Set in the 1800’s Wild West, gunslinger John Comb is a man with a curse hanging over his head; the curse of lycanthropy. Having fallen for a prostitute named “Mona”, Comb visits the brothel in which she works. He is forced to defend his lover when she is assaulted by an irate “client” named “Jakeson”. He enters her chambers and finds the woman has been slain by a wolf-like beast, a beast that once was Jakeson. Comb guns down the monster that has slain his lover, but not before being bit by the beast in the process.

Now, Comb spends his days (and nights) tracking down Jakeson’s “sire”, the werewolf that bit Jakeson, in the hopes that slaying the man or woman will reverse his own lycanthropy. Guided by an old book of legends lent to him by a “snake-oil salesman” named “Von Strader”, Comb is led back to the cemetery where he buried his lover, as well as the man that killed her.

Upon reaching the cemetery, Comb finds both Jakeson and Mona alive and waiting for him, thanks to the lycan blood running through their veins. Just as surprising is the discovery that Von Strader is there and also awaiting his arrival. Comb is dismayed to discover that every event leading up until now has just been part of an elaborate ruse designed to make him part of the the werewolf ‘pack’, one which Von Strader himself is a member of. Even his dearest Mona, whose love was just a trap set to lure Comb in, has been a lycan from before they even met.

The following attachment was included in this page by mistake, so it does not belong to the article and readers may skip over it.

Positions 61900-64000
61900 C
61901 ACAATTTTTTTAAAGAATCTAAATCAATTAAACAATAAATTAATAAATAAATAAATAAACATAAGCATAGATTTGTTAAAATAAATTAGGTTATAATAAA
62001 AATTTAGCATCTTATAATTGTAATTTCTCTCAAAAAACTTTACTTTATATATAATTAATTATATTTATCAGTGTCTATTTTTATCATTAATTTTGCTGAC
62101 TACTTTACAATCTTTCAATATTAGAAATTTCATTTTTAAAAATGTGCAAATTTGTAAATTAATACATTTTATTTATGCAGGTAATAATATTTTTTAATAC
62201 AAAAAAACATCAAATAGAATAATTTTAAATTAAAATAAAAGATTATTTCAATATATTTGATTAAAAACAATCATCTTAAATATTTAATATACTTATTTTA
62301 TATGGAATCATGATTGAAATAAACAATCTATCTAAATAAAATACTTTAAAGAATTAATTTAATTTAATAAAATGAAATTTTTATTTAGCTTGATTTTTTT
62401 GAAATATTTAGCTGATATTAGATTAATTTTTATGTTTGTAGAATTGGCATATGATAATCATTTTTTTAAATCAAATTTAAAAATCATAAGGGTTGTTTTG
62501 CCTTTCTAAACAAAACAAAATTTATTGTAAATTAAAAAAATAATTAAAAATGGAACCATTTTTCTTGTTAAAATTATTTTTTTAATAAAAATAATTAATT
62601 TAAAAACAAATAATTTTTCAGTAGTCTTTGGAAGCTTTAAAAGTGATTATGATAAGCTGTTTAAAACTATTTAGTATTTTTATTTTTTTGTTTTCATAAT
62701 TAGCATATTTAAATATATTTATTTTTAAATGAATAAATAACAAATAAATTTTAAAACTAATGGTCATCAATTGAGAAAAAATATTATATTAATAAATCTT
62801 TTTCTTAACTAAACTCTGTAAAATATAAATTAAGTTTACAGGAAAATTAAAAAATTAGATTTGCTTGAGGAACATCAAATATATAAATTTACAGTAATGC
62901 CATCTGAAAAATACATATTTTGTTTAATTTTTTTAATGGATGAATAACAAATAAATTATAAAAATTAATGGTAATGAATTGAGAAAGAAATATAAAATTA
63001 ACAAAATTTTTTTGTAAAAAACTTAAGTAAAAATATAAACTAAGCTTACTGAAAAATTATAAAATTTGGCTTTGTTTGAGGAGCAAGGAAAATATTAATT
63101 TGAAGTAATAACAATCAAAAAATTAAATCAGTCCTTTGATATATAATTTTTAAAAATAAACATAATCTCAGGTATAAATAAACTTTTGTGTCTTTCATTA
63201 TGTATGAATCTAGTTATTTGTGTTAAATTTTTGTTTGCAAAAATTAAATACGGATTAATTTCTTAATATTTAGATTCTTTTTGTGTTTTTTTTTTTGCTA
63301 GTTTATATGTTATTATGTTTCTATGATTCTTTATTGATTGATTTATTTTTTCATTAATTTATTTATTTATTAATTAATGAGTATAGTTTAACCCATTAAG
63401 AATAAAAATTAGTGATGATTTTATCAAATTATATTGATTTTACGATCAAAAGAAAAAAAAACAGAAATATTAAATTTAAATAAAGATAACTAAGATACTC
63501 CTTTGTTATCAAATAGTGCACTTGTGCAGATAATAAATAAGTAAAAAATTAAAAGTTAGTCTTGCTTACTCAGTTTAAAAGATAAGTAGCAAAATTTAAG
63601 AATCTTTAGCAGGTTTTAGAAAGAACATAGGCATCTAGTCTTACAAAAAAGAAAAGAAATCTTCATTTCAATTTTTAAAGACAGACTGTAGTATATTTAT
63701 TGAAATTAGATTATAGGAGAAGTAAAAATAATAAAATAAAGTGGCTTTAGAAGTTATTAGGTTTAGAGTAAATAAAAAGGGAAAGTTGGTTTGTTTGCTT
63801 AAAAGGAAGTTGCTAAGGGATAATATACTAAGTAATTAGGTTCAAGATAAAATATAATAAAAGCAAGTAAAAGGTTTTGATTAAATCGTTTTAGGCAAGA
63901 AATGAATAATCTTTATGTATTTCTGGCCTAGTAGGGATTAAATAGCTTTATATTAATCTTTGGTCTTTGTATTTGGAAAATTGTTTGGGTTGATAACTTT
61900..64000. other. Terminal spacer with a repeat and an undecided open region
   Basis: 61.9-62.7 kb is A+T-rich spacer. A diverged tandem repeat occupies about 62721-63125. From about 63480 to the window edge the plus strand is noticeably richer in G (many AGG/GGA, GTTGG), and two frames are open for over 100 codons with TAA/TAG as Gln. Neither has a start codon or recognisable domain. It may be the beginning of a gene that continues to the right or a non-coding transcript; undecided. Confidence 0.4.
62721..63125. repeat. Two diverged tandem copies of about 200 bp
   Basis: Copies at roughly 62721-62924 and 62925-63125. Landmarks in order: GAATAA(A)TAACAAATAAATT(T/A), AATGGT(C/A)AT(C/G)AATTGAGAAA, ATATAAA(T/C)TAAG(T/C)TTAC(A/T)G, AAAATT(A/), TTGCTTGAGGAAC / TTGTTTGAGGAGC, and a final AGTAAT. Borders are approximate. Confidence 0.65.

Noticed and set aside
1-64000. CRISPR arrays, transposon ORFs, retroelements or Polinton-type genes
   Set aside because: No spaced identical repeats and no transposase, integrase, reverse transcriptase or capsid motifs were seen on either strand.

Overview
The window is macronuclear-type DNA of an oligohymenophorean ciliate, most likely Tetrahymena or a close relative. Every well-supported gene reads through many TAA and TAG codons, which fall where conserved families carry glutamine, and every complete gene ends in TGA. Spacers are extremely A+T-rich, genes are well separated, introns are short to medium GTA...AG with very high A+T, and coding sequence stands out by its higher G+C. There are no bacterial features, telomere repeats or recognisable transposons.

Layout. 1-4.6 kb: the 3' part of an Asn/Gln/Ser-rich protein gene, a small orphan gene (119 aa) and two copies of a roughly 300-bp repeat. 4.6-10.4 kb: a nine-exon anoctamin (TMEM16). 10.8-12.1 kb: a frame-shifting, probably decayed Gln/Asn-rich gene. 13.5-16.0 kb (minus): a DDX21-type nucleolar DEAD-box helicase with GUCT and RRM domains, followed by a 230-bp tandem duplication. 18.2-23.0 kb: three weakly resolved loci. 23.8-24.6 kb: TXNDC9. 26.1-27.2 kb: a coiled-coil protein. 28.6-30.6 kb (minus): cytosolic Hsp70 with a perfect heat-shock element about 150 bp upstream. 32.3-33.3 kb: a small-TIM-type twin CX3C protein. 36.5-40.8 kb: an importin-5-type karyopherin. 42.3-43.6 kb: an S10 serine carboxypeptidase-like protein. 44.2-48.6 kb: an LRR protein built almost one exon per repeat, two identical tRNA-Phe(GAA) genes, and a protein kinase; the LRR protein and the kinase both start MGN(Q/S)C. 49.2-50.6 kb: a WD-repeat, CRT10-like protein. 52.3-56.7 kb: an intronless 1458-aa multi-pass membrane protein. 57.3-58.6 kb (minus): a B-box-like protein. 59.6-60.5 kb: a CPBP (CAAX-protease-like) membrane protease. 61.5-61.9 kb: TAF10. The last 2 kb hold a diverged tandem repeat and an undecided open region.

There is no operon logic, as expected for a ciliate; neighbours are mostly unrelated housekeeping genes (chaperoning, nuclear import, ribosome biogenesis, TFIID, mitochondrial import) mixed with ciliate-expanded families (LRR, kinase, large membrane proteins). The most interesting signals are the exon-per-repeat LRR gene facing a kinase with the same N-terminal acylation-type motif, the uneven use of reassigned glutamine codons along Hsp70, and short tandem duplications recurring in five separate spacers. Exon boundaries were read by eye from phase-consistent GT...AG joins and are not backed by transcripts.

Comb must fight for his life against the werewolf trio, but easily bests them in short fashion, despite taking a silver bullet to the back. The quick nature in which Comb defeats his enemies prevents the battle from having much dynamic weight and arguably makes the issue feel more than a little rushed, even at it’s already shortened length. As the issue ends with no sense of future direction, there’s little to compel readers to look forward to further chapters. Artwork is respectable, but doesn’t stand out enough to help make up for the story’s shortcomings.

Written by Jeff Rider, and featuring art by Stan Chou, Been Bit is available for free on Comixology or for $2 as a mini-comic (available at the creator’s website). As this is a very short, yet somehow still unfulfilling comic, you may want to read the free digital version first.

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